The mainly intensive treatment of TYLCV is by using insecticide control [11], hybrid seeds, crop rotation, growing tomatoes under greenhouse conditions and resistant crop varieties. This means that tomato crops should not be located near plants that attract whiteflies, such as eggplants, beans, pumpkins and other flowering weeds [12].
Sabuka et al [23] developed an epidemiological model in which vectors make only a transitory visit to the crop and do not reproduce. They also estimated parameters for the case of tomato leaf curl virus disease (TLCVD) (Geminiviridae, Subgroup III) in India. Their results showed that the use of protective netting combined with the growth of resistant varieties has the potential to reduce both B. Tabaci immigration to the crop and to reduce virus inoculation by those insects which do reach the crop [13]. Also, introduced a mathematical model that simulates the complex dynamic interaction between Begomovirus genetics, their adaptability to certain plants, and the availability of those plants to the virus under different cropping patterns. Their results indicate that developing more diverse and less concentrated cropping patterns, both in crop land extent and in time seems to be the only simple recourse. It has been recognized that it is important to choose the optimal level of prevention and detection effort for management of diseases [14]. In addition, according to Epanchin-Niell [15], it is also important to use optimal control of established invasive species. This review focuses on economically optimal control methods [16,18] simulation methods [15] with biological invasion spread theory to manage the spread of TYLCV. Jeger et al [17] worked on epidemiological model with its parameters estimation for tomato leaf curl virus disease in India while Maruthi [20] compared the control strategies for controlling the disease.

### 2. Material and Methods

This study modifies the work by Jeger et al [18] by incorporating the time dependent control to the tomato plants and vector populations in analysing the cost effectiveness of control strategies. The formulated dynamics include tomato plants and vector that spread the disease in tomato. The tomato plant is divided into the following sub epidemiological classes: Healthy tomato , latently class (L), and infectious tomato plant (X). Healthy tomato plants are added at rate . All classes were assumed to be removed at a constant rate in accordance with the period of the crop cycle. Healthy tomato plants became latently infected at rate a which also depends on the availability of healthy vectors and the abundance of infective vectors Y. Latently infected plants L pass to the infectious class at a rate b which is inversely proportional to the mean latent period. The acquisition parameter determines the rate at which non-infective vectors became infective depending on the availability of non-infective vectors and the abundance of infectious hosts Y. A constant rate of immigration was assumed to take place from these alternative hosts with infective vectors proportion and a non-infective vector proportion was assigned and respectively while is the mortality rate of vectors.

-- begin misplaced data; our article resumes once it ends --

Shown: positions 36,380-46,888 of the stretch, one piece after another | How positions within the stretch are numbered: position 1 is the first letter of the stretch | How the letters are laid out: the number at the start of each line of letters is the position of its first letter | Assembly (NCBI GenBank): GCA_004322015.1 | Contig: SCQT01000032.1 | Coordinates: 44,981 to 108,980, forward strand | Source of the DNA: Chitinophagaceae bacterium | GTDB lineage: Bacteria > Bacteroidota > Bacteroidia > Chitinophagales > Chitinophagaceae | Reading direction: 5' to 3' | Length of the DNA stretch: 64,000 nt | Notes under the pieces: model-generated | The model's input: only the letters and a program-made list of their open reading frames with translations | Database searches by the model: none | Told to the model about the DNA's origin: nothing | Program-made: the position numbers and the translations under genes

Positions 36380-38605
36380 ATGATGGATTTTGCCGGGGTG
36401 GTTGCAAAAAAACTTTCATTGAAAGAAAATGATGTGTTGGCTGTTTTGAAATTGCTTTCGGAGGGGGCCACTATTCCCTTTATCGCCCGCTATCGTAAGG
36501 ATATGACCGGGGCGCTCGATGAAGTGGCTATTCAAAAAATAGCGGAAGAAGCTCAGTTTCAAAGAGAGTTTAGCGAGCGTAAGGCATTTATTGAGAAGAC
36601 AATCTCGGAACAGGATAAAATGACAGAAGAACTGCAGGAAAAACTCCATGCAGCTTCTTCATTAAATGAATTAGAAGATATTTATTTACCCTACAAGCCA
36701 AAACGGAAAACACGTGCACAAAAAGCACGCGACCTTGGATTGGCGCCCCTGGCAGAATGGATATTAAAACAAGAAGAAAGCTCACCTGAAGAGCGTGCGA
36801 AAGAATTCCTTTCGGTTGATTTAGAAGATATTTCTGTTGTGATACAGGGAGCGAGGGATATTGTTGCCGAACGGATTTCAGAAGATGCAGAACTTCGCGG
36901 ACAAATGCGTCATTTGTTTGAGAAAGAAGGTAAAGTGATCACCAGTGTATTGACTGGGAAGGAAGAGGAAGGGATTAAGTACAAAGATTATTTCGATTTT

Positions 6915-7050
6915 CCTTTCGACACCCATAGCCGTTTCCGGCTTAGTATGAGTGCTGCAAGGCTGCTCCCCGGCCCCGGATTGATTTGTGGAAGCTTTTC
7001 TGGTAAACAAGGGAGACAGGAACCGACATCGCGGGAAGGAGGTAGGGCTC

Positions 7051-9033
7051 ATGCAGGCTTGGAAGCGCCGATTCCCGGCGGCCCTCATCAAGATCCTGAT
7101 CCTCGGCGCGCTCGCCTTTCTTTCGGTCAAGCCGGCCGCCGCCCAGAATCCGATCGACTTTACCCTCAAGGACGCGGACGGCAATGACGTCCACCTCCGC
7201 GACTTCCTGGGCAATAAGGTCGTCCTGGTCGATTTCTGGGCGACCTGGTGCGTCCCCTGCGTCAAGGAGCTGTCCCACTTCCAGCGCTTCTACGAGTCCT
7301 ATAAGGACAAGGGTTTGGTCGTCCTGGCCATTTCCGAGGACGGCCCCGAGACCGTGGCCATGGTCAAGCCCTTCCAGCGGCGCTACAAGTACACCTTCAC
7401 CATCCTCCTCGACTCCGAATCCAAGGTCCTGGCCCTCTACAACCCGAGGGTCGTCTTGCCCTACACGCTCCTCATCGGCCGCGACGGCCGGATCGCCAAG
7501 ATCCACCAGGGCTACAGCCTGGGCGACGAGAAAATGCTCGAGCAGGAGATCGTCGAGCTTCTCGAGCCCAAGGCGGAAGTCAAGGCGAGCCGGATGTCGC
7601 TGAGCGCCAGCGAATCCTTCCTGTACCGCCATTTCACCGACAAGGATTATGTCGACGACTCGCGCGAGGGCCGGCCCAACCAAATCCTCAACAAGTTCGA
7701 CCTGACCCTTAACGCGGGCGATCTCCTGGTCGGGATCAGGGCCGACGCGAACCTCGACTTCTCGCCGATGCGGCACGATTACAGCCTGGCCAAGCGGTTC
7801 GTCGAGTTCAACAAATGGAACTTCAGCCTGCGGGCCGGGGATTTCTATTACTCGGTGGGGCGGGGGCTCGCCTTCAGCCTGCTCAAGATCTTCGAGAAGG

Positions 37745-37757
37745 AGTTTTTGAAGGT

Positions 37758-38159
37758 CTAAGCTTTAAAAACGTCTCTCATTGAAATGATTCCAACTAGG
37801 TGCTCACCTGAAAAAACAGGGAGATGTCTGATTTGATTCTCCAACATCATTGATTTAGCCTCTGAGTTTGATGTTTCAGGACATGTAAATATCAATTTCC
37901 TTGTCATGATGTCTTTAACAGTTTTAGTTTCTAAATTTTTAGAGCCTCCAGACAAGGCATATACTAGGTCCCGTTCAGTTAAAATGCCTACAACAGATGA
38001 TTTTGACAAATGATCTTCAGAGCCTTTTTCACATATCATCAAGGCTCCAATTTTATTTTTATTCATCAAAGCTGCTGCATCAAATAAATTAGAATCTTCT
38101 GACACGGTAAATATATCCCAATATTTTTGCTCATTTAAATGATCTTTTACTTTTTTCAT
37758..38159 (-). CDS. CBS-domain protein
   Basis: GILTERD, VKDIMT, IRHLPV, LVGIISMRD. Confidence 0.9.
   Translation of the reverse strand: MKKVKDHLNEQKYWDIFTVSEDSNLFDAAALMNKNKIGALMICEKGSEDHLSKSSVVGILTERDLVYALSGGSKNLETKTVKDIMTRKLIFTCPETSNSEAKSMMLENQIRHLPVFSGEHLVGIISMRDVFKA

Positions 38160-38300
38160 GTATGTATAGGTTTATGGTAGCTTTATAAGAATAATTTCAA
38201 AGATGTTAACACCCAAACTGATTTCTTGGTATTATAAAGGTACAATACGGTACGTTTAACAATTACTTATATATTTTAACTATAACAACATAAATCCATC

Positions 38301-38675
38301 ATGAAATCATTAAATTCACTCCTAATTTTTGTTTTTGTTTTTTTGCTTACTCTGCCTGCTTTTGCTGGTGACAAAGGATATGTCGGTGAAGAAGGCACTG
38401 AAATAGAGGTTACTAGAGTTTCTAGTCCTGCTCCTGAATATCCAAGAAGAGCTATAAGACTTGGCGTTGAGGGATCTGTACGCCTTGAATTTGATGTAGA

To ensure full protection of the tomato plants, the time dependent control was proposed and incorporated. The main control measures considered in this study includes protective netting , insecticide control and the removal of the infected plant . The incorporated control measures of the TLCV disease focus on decreasing the transmission of the virus by removing infected plants in the field and carefully placing into plastic bags for disposal, use of insecticides (regularly spraying during the seedling stage to reduce the population of the whitefly vector) and application of protective netting. The protective netting also reduces both B. Tabaci immigration to the crop and prohibits infected whitefly in reaching other crops. Basing on these assumptions, we come up with the following system of the equations:
 (1)
where,
is the control variable based on protective netting
is the insecticide control variable based on vector
is the control variable that measures the effectiveness of removal of the infected plant.

#### 2.1. Boundedness of the Model

We examine the boundedness of the model (1) with absence of control, and using the following lemma.
Lemma
All solutions of the system (1) which starts in are uniformly bounded.
Proof:
Let
 (2)
Differentiating and solving (8) we get,
 (3)
Then,
 (4)
Consequently, as , we have
 (5)
for any is bounded.
Implying that all solutions of the system (1) are uniformly bounded in the interior of , then for any is bounded.

#### 2.2. Application of Optimal Control